# MHD problem

1. Jan 14, 2009

### Logarythmic

1. The problem statement, all variables and given/known data
Two of the MHD equations can be formulated as

$$\vec{E} + \vec{v} \times \vec{B} = \eta \vec{J}$$
$$\nabla \times \vec{B} = \mu_0 \vec{J}$$

where [itex]\eta[/tex] is the resistivity of the plasma.

a.) Derive an equation for the magnetic field at very high resistivity and describe the corresponding consequences for the behaviour of the magnetic field lines.

b.) Derive an equation for the magnetic field av very low resistivity and describe the corresponding consequences for the behaviour of the magnetic field lines.

2. Relevant equations
The set of Maxwell equations?

3. The attempt at a solution
I have no clue. This has been a problem for a week or so, and it's the only one I got left. The only thing I know is that when the resistivity is low, the field is frozen-in to the plasma.

2. Jan 14, 2009

### gabbagabbahey

Hmmm... I'm not too familiar with Magnetohydrodynamics, but it seems to me that you might need at least one more equation...

I'd start by eliminating J from your equations, giving you a single realtion involving E and B.

In the limit of extremely high resistivity, you may be able to treat $$\frac{1}{\eta}(\vec{E} + \vec{v} \times \vec{B})$$ as effectively zero.

In the opposite limit, I think you need another equation in order to eliminate E.....Does $$\vec{\nabla} \times \vec{E}=\frac{-\partial \vec{B}}{\partial t}$$ hold true in MHD? If so, I'd use that to eliminate E.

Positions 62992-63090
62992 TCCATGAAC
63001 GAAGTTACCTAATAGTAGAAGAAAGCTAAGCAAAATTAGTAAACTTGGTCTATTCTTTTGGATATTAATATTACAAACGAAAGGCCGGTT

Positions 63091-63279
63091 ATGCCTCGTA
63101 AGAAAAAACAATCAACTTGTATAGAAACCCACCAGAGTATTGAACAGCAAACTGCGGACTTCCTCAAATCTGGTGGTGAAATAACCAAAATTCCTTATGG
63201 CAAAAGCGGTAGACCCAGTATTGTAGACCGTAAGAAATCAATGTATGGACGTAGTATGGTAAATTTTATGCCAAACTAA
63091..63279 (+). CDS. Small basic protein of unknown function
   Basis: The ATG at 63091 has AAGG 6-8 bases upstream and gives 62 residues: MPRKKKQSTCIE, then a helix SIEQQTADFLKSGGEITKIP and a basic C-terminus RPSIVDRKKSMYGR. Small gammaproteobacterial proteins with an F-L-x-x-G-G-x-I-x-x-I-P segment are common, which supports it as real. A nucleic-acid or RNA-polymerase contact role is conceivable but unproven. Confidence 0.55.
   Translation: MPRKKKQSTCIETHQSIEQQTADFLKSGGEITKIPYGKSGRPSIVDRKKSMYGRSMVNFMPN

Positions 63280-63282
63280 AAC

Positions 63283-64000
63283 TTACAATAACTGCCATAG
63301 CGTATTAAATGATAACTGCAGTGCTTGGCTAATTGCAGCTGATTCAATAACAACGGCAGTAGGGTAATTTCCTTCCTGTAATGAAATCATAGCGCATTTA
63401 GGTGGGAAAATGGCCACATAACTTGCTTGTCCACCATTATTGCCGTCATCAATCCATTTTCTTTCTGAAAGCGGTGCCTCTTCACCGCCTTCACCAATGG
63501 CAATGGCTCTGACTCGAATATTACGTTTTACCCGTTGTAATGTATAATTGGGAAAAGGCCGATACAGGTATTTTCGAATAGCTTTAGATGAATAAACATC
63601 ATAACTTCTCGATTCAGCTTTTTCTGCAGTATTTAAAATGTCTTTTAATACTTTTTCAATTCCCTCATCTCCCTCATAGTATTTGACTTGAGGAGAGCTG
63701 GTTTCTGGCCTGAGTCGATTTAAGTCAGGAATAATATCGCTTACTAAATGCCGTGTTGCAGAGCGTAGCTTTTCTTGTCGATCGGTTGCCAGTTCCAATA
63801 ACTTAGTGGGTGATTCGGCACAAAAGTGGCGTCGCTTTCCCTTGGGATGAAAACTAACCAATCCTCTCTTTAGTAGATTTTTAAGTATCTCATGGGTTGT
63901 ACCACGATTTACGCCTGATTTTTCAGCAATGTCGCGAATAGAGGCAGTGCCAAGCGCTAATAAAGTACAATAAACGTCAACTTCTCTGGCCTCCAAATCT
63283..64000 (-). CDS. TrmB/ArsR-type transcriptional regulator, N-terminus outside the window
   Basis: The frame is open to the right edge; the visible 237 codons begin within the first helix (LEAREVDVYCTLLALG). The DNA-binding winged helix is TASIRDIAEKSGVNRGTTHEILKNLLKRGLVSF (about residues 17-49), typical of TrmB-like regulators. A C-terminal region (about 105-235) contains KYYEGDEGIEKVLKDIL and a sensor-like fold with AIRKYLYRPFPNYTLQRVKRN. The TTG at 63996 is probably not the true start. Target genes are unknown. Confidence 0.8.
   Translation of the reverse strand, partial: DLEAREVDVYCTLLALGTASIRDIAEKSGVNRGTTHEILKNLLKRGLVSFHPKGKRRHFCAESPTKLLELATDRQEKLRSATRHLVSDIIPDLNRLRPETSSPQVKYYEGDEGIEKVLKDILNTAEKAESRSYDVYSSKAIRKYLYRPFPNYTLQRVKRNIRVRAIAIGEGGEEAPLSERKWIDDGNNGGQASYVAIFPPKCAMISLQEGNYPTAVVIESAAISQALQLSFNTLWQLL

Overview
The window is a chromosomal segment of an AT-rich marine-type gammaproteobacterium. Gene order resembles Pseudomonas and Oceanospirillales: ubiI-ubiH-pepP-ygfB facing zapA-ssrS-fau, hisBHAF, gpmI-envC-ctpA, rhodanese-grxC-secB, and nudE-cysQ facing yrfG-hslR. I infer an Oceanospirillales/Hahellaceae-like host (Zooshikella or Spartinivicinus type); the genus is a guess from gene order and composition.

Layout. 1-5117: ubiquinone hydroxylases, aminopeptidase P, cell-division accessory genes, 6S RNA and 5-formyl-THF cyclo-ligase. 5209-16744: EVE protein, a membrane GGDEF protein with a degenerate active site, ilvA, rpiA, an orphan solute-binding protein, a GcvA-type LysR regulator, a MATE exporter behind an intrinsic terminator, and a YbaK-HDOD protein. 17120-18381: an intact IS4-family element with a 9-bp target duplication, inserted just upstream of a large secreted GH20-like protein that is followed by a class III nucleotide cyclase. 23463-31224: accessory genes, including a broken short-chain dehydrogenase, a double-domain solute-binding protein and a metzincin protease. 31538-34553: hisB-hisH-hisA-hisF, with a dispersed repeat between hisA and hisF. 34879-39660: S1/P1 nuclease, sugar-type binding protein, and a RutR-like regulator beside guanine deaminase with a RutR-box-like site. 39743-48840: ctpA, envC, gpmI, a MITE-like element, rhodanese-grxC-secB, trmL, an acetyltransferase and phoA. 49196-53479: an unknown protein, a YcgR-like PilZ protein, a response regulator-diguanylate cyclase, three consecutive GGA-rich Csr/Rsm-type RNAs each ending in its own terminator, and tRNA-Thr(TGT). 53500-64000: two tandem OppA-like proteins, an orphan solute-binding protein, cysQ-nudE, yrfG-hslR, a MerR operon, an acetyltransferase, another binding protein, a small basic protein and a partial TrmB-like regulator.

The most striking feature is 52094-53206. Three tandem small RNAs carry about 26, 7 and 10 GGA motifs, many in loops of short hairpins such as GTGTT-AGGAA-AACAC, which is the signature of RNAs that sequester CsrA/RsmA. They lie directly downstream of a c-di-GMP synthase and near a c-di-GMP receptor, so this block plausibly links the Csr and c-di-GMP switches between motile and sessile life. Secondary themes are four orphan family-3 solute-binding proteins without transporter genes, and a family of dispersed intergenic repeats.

3. Jan 14, 2009

### Logarythmic

Yeah Faraday's law holds, so maybe

$$\frac{\eta}{\mu_0} \nabla^2 \vec{B} - (\nabla \cdot \vec{v})\vec{B} - \frac{\partial \vec{B}}{\partial t} = 0$$

But what about the behaviour of the field lines? Could one say that for high resistivity the current is zero and the magnetic field is static, and that for low resistivity the field lines are frozen-in?

4. Jan 14, 2009

### gabbagabbahey

I think you are missing a couple of terms; shouldn't it be:

$$\frac{\eta}{\mu_0} \nabla^2 \vec{B} +(\vec{B} \cdot \vec{\nabla})\vec{v}-(\vec{v} \cdot \vec{\nabla})\vec{B}- (\vec{\nabla} \cdot \vec{v})\vec{B} - \frac{\partial \vec{B}}{\partial t} = 0$$

And since you are talking about the low resisitivity limit, you can probably neglect the first term:

$$(\vec{B} \cdot \vec{\nabla})\vec{v}-(\vec{v} \cdot \vec{\nabla})\vec{B}- (\vec{\nabla} \cdot \vec{v})\vec{B} - \frac{\partial \vec{B}}{\partial t} = 0$$

Well, I'm not really sure what the field lines look like in the low resistivity limit, but you could try plotting the solution to the above PDE to see.

EDIT: You can probably make some assumptions about the velocity field of the plasma in the high resistivity limit that will simplify the PDE further.

As for the high resistivity limit, don't you have

$$\vec{\nabla} \times \vec{B} \approx 0$$

That should tell you something about the field lines.